Little remains of former President Barack Obama’s signature healthcare legislation, Obamacare. Donald Trump has made sure of that. Through his executive branch’s authority, the
Without a doubt, the president’s executive actions have helped to shore up our nation’s tenuous healthcare situation. However, rather than implement positive change, one new proposal from the Trump administration, called the Med
Currently, under Medicaid,
The Trump administration’s MFAR would ti
Make no mistake: Medicaid expansion is the most significant piece of Obamacare remaining, so the Trump administration clearly has the right idea in wanting to address the added transparency and funding issues it brought to the nation’s third-largest entitlement program. However, in this instance, the proposed cure is worse than the disease. It would breathe new life into the Department of Health and Human Services (HHS) — the very entity responsible for Obamacare’s troubled
When it comes to Obamacare, the HHS has an unfortunate history of incompetence. Perhaps most famously, the department bungled the rollout of the Obamacare website—a mistake costing millions of taxpayer dollars. What’s more, in 2015, they issued more than 800,000 Obamacare tax forms filled with incorrect information. The HHS isn’t an entity with a record of success on this issue, yet it’s the department MFAR relies upon to micromanage and audit the state’s Medicaid programs.
In this case, rather than eliminating the problematic federal Medicaid match, HHS will be approving all of the states' Medicaid budgets and telling them how they can and cannot fund the program. HHS doesn’t get much right within its own federal responsibilities, let alone with issues pertaining to Obamacare. So, how is it going to understand and grasp the economic landscape of 50 different states to determinate how each once should be funding such a complex entitlement program?
Beyond that, if a future Democrat is elected, they will almost certainly use MFAR’s authority to have HHS cram down their leftist agenda. With Obamacare, for example, HHS attempted to force the Little Sisters of the Poor to pay for religiously and politically controversial products like the Morning-After pill — a strong-arm tactic that the Supreme Court struck down. The lesson is simple — once we empower HHS in health care, it’s incredibly hard to rein it in. Using the power to approve/disapprove state Medicaid budgets under MFAR, the HHS could push for anything from further Medicaid expansion to forced funding for abortions. Given the increasing radicalism of the Democratic Party, is that a risk the Trump administration should be willing to take?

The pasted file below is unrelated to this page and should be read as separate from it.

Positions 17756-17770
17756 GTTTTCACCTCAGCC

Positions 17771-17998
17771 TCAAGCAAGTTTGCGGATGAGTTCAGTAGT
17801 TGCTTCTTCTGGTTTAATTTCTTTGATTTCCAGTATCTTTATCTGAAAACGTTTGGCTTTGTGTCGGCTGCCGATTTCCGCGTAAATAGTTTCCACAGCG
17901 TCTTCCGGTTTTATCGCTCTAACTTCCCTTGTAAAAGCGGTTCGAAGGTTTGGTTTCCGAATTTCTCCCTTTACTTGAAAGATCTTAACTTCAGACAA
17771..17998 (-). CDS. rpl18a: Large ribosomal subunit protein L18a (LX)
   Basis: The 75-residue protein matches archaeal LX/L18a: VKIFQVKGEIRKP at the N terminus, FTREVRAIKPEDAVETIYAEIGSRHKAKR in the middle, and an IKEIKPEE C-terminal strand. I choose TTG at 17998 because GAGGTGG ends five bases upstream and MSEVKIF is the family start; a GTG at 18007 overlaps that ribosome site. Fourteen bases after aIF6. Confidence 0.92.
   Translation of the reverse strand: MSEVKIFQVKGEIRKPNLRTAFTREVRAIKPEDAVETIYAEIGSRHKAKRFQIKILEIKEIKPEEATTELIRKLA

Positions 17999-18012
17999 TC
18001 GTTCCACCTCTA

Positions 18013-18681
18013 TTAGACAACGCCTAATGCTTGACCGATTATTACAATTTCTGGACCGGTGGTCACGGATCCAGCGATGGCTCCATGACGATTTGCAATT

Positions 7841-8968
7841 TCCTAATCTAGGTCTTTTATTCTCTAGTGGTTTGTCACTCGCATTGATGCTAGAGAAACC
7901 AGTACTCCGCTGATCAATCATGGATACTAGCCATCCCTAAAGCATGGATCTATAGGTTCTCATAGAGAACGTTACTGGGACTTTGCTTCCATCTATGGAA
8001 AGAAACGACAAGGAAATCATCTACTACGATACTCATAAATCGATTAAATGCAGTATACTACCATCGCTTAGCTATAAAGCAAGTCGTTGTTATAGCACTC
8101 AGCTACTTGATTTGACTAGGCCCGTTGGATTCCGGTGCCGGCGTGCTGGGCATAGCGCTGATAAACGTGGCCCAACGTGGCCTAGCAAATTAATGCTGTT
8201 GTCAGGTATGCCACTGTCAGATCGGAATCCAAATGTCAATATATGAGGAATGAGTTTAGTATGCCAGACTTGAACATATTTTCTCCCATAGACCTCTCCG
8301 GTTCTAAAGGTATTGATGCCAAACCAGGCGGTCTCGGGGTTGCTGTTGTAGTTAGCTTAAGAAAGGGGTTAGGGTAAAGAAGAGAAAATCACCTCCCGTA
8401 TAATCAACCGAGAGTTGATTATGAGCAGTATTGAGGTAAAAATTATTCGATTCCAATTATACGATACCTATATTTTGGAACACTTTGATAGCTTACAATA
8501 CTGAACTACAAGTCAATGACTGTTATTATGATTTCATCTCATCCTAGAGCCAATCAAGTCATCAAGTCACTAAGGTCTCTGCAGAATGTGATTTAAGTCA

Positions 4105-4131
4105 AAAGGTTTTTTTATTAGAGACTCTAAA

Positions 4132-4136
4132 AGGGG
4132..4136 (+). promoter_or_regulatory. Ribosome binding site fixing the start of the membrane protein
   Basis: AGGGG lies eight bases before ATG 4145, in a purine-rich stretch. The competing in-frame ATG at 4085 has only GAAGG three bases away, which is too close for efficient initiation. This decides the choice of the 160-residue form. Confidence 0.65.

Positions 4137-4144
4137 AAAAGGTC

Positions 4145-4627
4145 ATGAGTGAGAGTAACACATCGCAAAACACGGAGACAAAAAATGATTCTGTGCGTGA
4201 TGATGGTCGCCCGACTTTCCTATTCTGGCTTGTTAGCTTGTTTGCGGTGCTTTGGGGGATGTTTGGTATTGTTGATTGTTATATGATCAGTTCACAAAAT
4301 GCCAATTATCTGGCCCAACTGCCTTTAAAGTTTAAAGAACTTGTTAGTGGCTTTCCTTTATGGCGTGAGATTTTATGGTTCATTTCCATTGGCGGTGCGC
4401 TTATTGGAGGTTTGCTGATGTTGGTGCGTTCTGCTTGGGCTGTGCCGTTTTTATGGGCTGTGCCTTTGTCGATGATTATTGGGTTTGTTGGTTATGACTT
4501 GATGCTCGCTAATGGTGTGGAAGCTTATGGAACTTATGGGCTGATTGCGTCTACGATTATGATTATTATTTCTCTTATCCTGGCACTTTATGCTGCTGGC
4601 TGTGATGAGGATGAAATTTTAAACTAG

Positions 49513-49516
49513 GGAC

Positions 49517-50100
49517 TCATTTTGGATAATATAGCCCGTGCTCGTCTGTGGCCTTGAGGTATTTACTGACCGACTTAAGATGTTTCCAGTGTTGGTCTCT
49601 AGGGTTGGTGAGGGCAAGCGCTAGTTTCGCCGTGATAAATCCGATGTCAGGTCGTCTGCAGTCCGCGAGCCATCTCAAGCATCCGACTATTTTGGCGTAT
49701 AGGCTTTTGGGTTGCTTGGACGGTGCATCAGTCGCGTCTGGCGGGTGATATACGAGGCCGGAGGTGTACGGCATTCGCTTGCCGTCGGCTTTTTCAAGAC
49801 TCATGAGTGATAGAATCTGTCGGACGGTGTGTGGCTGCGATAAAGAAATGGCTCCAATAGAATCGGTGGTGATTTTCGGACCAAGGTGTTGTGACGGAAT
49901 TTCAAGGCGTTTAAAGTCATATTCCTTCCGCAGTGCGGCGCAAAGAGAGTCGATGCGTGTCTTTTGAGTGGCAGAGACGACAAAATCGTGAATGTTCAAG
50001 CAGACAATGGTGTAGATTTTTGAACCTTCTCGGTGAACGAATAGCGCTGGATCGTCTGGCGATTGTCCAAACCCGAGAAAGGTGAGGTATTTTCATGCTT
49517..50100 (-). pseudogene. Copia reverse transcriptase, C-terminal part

To reduce the many side effects of Obamacare’s Medicaid expansion, the Trump administration doesn’t need to expand the power of the federal government. Instead, it can eliminate transparency and budgetary concerns by repealing the federal match and implementing block granting instead. This would take the federal government out of health care and give more authority back to the states.
Block grants — proportioned, predetermined federal funds given to each of the states — maintain a distinct advantage over MFAR; they allow each state to determine where best to spend the money. Rather than relying upon a bevy of new federal rules and restrictions to dictate how the states can and cannot fund Medicaid, block grants encourage states to find creative solutions to their own problems. More importantly, they decrease the national government’s influence over the healthcare industry.
The president has doubtlessly made incredible progress in saving American healthcare from the brink of collapse. However, trusting HHS — the same troubled Department that caused most of the Obamacare headaches to begin with— to implement further reforms will amount to a disaster, not yet another win for the White House.
Any policy attempts to implement new “conservative” regulations rather than eliminate/reform the federal Medicaid match will only amount to a guessing game that’s destined for failure. That’s precisely what MFAR would do, which is why the policy change must be rejected.
Ashley Herzog is a freelance healthcare writer for the Heartland Institute